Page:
Here is the latest in the series of short stories written by members of the 390-strong Portsmouth Writers’ Hub
He knew he was in hospital and could still visualise what happened: chasing the youths in their car through the quarry and seeing it hit the digger.
Turning the police car, he never realised he was so high up before the ground opened up under him and the vehicle flew through the air towards the lake below; he could see the submerged building below the waters, and then everything went black.
Now he felt an easiness washing over him and wondered if he was alive, but he could hear people walking and talking around him – no, he was still living.
Suddenly his mind felt something enter his body, a liquid he guessed to ease the discomfort that plagued him.
With darkness creeping over him and without dreaming, he slept deeply, not moving, making no sound other than the machine beside him showing he was still fighting, still here.
He had no idea how long he had been asleep, and although his eyes were covered he could feel his face was bandaged; yet he still couldn’t move.
He had seen others in the past in similar circumstances, and now here he was in that same predicament, like a baby, unable to respond to a spoken word coming his way. If only he could let them know that he could understand what they were saying to him.
Suddenly his body trembled, urgent movements around him as he felt his body being lifted. Bright lights shone through his bandages, and he could smell that smell again like after the first time it happened.
He was flying like a bird, but not going anywhere. Shapes moved and people talked quickly, but nothing made sense to him; just the feeling of something strange happening to him as his body was invaded.
Days turned into weeks, at least that’s how he envisaged things. He realised he had been hurt badly to be in this situation, but wouldn’t it be something to open his eyes and see what was wrong with him now the bandages were gone, his eyes could feel the lights out there, but as much as he tried to open his lids, they remained closed.
In and out of pain, he accepted his condition, lying there with spoken words aimed at him, but there was no way he could respond; all he could do was listen and hope that one day he would be able to speak and answer whoever was there.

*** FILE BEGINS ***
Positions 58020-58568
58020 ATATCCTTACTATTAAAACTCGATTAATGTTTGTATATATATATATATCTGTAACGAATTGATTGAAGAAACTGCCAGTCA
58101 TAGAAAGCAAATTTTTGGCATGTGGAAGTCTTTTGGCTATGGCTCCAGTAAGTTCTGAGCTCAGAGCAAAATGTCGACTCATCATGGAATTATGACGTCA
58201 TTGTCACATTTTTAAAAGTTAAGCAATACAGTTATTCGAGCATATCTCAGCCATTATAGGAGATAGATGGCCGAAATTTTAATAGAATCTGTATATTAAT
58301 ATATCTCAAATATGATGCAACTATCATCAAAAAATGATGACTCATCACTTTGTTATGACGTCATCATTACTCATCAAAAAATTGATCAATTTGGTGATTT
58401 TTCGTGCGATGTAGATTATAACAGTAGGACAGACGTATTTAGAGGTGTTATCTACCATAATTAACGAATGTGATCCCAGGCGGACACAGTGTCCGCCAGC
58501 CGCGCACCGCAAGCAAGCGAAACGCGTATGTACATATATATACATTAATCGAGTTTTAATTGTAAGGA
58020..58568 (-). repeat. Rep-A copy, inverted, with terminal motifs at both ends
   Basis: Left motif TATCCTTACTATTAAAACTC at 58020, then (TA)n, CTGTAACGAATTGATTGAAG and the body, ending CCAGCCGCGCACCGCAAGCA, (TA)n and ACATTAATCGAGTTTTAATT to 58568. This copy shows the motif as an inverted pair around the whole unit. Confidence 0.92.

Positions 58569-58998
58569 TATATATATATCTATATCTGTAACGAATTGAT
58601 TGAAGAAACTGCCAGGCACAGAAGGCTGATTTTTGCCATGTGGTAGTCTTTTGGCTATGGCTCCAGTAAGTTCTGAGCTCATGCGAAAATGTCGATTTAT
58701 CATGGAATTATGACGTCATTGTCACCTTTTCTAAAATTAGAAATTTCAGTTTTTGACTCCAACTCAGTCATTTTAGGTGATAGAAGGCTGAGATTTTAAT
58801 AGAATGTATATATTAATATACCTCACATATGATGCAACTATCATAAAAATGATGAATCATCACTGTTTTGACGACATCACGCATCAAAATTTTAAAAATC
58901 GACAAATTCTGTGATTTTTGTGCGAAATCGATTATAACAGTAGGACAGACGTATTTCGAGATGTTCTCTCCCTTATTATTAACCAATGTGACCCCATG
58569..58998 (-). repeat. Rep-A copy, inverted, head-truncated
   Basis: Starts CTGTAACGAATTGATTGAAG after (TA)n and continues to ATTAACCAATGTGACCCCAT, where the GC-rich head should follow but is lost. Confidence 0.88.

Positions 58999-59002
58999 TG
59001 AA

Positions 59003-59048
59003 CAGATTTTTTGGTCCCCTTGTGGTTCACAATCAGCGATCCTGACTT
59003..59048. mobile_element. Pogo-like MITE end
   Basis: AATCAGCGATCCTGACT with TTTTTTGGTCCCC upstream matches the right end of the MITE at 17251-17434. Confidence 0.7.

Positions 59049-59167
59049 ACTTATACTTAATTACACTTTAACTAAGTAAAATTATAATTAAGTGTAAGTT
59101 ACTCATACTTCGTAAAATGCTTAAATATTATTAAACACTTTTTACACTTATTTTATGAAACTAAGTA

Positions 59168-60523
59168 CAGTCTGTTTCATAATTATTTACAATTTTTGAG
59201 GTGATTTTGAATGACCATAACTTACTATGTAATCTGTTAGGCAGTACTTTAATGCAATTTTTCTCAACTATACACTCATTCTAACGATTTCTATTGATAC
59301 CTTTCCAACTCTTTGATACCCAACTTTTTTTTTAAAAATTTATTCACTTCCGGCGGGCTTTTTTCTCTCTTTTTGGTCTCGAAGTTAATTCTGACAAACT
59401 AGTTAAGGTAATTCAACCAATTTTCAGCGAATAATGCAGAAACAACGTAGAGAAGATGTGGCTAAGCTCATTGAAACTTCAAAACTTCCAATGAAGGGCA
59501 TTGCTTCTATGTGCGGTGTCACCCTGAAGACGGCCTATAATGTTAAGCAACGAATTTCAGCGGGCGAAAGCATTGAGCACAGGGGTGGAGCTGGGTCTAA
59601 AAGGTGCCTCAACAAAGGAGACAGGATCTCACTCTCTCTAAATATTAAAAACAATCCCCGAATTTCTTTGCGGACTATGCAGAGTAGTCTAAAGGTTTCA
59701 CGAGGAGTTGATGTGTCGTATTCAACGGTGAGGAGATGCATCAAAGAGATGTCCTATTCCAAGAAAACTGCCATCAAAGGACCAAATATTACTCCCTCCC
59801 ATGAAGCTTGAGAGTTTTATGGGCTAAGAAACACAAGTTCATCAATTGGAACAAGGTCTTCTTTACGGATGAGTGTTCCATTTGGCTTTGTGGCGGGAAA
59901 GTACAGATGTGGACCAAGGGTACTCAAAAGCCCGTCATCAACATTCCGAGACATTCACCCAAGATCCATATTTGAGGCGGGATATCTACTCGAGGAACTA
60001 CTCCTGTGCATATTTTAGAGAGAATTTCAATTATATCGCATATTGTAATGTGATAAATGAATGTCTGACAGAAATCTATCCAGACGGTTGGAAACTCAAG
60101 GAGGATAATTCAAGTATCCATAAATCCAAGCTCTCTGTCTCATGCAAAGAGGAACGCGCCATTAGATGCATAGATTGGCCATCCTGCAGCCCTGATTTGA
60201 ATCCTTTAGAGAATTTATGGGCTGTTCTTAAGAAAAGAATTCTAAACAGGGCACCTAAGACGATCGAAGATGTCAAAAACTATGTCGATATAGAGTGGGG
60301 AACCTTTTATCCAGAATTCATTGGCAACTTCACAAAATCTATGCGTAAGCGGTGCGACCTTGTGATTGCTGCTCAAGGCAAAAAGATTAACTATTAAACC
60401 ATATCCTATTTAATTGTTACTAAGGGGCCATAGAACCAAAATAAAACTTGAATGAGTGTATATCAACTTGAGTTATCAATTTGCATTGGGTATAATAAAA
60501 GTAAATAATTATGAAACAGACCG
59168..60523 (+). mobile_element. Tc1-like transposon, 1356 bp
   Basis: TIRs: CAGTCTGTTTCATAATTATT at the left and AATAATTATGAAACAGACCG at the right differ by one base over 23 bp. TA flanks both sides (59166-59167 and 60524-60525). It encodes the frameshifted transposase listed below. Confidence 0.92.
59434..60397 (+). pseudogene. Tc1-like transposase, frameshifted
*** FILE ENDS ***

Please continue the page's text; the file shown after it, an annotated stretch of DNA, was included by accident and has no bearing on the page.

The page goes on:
The quietness in the room seemed different to him now, he was aware of close movement and someone holding his hand. The soft touch against his skin was unbelievably sensual to him, and the voice was different now.
He seemed to recognise the sound, he was sure he had heard it before. A name was trying to envisage itself in his memory. Kelly, Catty, Kathy, he remembered the name from somewhere, Kathy, Kathy Will…
Things began to come back to him, at least in places. His wife Kathy Moore, his name; she used to be Kathy Williams. Her touch screamed out for him to respond; he could see her in his mind, her beautiful body lying next to him as they clung to one another.
Now day after day he felt her touch him and speak his name trying to get him to open his eyes just for a moment.
He was beginning to feel well within himself, he was sure of it; the fluids were still being fed into him, but whatever was happening he was happy with it. If only he could see.
Days turned into weeks, and weeks into months. Kathy turned up occasionally and sat beside him, but he could tell it was difficult for her. He listened to her cry more often than not.
He had heard the doctors speak to him and stick a needle or something in him that hurt like hell, but with no response they talked about him as if he wasn’t there. He screamed out to try to tell them he was almost conscious; he just couldn’t move or speak yet.
Sometimes he could actually feel himself move, but seeing no sign of any of them noticing it, he carried on listening to them speak about him in that matter of fact way.
He was being moved to a different place, it was so quiet and the smell hit him as though something was seriously wrong.
Left alone he lay there wondering where he was before Kathy came in and sat beside him crying as she has done so often lately.
He felt someone else go over his body, lifting his eyelids and he saw her, his beautiful wife sitting holding their little Catherine on her lap, how she had grown; but the concern on her face as she looked at me. I tried to move my eyes as she kissed me, and then those words – goodbye, my love!
Getting up she quickly left, almost running from me as hands came over me doing something I couldn’t make out, and the machine besides me switched off. I could no longer feel any assistance for my body, in some way it was a relief as I lay there hovering above this body of mine.
I watched people come over me touching my eyes, listening for a response, and that man again pushed that pin into my foot. I could still feel it.
I cried inwardly at the thought of losing Kathy, and then my partner from the station came in and laid his hand on me.
I could feel it, I had no machine keeping me alive and I was feeling his hand on my arm. His words to me sounded gracious and I gripped his hand.
He shouted and I held on to him as my eyelids opened and smiled at him, managing those two words: ‘Get Kathy!’
Here is the latest in the series of short stories written by members of the 390-strong Portsmouth Writers’ Hub.
Retired Dave Flint, 68, began writing four years ago. He joined Havant Writers’ Group and the Hub, before winning Portsmouth BookFest’s short story competition in 2016. Dave’s fiction novel is nearing completion.